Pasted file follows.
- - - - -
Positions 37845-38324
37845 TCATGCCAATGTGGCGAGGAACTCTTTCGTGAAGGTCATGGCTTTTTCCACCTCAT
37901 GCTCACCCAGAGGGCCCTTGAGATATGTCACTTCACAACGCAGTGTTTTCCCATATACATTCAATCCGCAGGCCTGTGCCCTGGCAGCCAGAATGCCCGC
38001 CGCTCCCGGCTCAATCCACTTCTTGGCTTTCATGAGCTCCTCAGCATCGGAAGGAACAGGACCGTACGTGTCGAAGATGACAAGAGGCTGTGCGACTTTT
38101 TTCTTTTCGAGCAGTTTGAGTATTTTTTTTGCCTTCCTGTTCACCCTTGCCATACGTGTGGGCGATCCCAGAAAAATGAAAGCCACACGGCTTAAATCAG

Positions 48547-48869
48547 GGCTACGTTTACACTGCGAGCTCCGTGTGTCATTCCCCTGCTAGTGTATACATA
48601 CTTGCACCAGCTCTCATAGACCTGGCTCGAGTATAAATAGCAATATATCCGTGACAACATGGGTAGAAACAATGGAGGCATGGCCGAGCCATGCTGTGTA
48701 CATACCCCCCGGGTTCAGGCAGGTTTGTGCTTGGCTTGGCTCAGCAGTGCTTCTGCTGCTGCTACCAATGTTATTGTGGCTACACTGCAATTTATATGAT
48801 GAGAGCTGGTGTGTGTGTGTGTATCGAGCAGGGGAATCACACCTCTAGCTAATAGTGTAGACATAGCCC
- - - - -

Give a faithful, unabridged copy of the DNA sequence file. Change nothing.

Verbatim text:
Positions 37845-38324
37845 TCATGCCAATGTGGCGAGGAACTCTTTCGTGAAGGTCATGGCTTTTTCCACCTCAT
37901 GCTCACCCAGAGGGCCCTTGAGATATGTCACTTCACAACGCAGTGTTTTCCCATATACATTCAATCCGCAGGCCTGTGCCCTGGCAGCCAGAATGCCCGC
38001 CGCTCCCGGCTCAATCCACTTCTTGGCTTTCATGAGCTCCTCAGCATCGGAAGGAACAGGACCGTACGTGTCGAAGATGACAAGAGGCTGTGCGACTTTT
38101 TTCTTTTCGAGCAGTTTGAGTATTTTTTTTGCCTTCCTGTTCACCCTTGCCATACGTGTGGGCGATCCCAGAAAAATGAAAGCCACACGGCTTAAATCAG

Positions 48547-48869
48547 GGCTACGTTTACACTGCGAGCTCCGTGTGTCATTCCCCTGCTAGTGTATACATA
48601 CTTGCACCAGCTCTCATAGACCTGGCTCGAGTATAAATAGCAATATATCCGTGACAACATGGGTAGAAACAATGGAGGCATGGCCGAGCCATGCTGTGTA
48701 CATACCCCCCGGGTTCAGGCAGGTTTGTGCTTGGCTTGGCTCAGCAGTGCTTCTGCTGCTGCTACCAATGTTATTGTGGCTACACTGCAATTTATATGAT
48801 GAGAGCTGGTGTGTGTGTGTGTATCGAGCAGGGGAATCACACCTCTAGCTAATAGTGTAGACATAGCCC